Alfons Schuhbeck started out as a chef and then built up a veritable network of companies. In the meantime he has filed for bankruptcy - and could now even end up in prison. His trial for tax evasion begins on Wednesday.
In Alfons Schuhbeck's Munich "Teatro", the star chef is currently dreaming: "In the evening, when the world sinks into a soft sunset, the time to dream begins in the sparkling Teatro mirror tent," writes the 73-year-old on the website about the program "Moonia" which is planned there for October. For Schuhbeck himself, however, the month offers above all a confrontation with harsh reality: his trial on suspicion of tax evasion in the millions begins today at the Munich I Regional Court.
The location of the event is one with history: Room 134 of the Munich Palace of Justice. Eight years ago someone from Munich's chic crowd was convicted of tax evasion there. Uli Hoeneß, longtime president of FC Bayern Munich, was sentenced to three and a half years in prison in 2014 - and actually ended up behind bars.
History could repeat itself. According to media reports, the Schuhbeck case is about two million euros in evaded taxes. And according to a ruling by the Federal Court of Justice (BGH) in Karlsruhe in 2012, there is usually a risk of imprisonment without parole from a sum of one million. So if Schuhbeck is convicted of the alleged crimes, jail is a realistic option.
For Schuhbeck, the process is likely to be the low point of his career. He, who actually wanted to be a telecommunications engineer, instead became one of the most famous chefs and restaurateurs in the republic. He has already cooked for the Beatles and Charlie Chaplin, the former Chancellor Angela Merkel and Queen Elizabeth II - and time and again for FC Bayern Munich. His name is a brand. He built up a network of companies with three restaurants, a catering service, an ice cream parlor and spice shops. The Bavarian, who sees himself as the innovator of Bavarian cuisine, is not only an innkeeper, but also an entrepreneur, the author of numerous cookbooks and a frequent guest on television. "I have never put my hands on my lap," he said on his 70th birthday three years ago. "No matter what the times are: You have to act instead of reacting."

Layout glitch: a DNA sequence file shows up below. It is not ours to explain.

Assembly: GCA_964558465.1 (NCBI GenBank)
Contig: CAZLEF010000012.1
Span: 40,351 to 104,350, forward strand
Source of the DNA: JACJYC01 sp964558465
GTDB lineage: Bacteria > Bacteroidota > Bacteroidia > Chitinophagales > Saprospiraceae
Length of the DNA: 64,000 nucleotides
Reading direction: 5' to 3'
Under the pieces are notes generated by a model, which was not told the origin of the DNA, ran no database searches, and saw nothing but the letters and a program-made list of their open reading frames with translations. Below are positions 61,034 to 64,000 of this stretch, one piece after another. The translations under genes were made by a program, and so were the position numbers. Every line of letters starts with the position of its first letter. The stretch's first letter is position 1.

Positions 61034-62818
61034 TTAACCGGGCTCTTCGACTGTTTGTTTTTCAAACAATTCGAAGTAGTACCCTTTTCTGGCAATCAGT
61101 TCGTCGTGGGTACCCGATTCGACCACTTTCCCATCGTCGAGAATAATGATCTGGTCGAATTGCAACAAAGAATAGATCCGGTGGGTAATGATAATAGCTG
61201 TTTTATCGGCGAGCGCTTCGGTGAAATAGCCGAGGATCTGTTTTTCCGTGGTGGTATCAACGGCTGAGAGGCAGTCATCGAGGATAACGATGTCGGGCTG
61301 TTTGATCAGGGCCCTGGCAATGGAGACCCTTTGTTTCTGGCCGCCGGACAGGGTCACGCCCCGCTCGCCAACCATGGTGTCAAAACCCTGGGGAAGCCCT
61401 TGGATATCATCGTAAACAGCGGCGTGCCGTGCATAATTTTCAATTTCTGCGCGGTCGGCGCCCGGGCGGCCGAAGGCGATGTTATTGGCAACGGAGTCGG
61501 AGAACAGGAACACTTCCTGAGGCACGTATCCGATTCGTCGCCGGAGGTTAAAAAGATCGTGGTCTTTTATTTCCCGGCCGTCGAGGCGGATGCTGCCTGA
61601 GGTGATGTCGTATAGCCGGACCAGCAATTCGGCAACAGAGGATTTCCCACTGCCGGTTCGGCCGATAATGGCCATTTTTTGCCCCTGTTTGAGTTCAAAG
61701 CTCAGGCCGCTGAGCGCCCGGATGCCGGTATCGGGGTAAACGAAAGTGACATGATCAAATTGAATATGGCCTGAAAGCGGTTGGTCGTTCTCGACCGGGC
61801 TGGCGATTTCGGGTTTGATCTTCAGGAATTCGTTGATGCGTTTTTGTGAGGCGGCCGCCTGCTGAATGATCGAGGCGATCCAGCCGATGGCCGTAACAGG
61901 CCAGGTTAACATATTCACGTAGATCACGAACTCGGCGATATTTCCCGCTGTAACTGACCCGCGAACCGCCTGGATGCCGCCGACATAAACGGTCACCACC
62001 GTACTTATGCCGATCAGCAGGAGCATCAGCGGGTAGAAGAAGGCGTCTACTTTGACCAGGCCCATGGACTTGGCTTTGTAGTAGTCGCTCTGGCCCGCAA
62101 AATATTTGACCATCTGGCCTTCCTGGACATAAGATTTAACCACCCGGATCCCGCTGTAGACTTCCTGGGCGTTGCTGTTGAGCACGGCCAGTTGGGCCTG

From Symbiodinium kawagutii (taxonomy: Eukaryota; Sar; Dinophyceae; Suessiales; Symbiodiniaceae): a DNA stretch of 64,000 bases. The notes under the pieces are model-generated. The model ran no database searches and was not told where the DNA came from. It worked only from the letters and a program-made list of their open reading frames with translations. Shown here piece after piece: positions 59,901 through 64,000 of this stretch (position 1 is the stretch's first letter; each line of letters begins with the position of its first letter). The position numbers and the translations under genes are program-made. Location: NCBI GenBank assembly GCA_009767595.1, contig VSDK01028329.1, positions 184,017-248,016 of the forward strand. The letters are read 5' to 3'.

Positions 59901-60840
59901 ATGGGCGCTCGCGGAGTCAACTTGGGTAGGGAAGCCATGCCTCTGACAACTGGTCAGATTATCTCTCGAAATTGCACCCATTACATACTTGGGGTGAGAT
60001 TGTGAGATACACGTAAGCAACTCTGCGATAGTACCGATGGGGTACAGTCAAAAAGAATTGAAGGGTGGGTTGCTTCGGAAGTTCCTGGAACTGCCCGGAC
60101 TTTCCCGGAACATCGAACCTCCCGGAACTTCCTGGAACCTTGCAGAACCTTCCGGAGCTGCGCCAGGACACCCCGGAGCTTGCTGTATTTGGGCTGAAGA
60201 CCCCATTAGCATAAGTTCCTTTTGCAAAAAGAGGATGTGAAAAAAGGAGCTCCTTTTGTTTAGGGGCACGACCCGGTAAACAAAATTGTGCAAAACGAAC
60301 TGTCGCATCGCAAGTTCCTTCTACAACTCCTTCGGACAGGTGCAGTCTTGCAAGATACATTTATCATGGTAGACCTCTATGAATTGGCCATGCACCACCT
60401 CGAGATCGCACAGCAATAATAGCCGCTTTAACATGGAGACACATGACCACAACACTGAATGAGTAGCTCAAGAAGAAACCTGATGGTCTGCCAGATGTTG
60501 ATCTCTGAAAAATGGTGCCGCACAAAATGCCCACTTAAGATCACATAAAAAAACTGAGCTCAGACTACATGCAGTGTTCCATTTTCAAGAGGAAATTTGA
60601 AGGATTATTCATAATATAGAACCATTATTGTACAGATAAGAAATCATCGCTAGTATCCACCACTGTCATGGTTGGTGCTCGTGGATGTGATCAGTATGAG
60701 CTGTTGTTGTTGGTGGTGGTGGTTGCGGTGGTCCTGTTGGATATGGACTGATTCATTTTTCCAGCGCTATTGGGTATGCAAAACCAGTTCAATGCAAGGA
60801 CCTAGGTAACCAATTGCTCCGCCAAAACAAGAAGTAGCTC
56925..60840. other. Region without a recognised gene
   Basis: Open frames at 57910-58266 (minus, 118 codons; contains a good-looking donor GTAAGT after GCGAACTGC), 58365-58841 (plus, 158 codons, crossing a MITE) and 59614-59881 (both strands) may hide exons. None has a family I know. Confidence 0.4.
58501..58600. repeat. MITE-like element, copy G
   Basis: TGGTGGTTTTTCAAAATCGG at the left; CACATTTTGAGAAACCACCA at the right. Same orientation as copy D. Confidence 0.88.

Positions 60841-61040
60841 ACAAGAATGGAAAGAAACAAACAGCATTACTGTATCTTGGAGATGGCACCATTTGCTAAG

Three years ago, however, the investigations by the Munich I public prosecutor's office on suspicion of tax evasion against Schuhbeck became known. In this context, his business premises were also searched. "I will work very closely and very openly with the authorities to refute all allegations," said the chef at the time. He is "answering the authorities on all questions". Shortly before the start of the process, however, neither Schuhbeck nor his lawyers wanted to comment on the process.
Last year it became known that Schuhbeck's empire was in financial difficulties. He filed for bankruptcy and justified it with the lack of state aid in the wake of the corona pandemic. "Since the state aid that has been announced in full has not come to me to this day, I have to file for bankruptcy for my company," said Schuhbeck at the time, according to a message headed "The next Corona victim". Schuhbeck announced at the time that he had hoped for government financial aid until the very end and put private money into his company. "But now it's over."
However, according to information from the Federal Office of Justice (BFJ), Schuhbeck has not published any annual reports since 2017, which violates the disclosure obligation. A fine procedure was initiated.
In court, Schuhbeck is now not only concerned with his reputation and his professional future - but also with his freedom. Despite this fatefulness, the judiciary named the trial, halfway humorously, after one of the chef's favorite ingredients: ginger.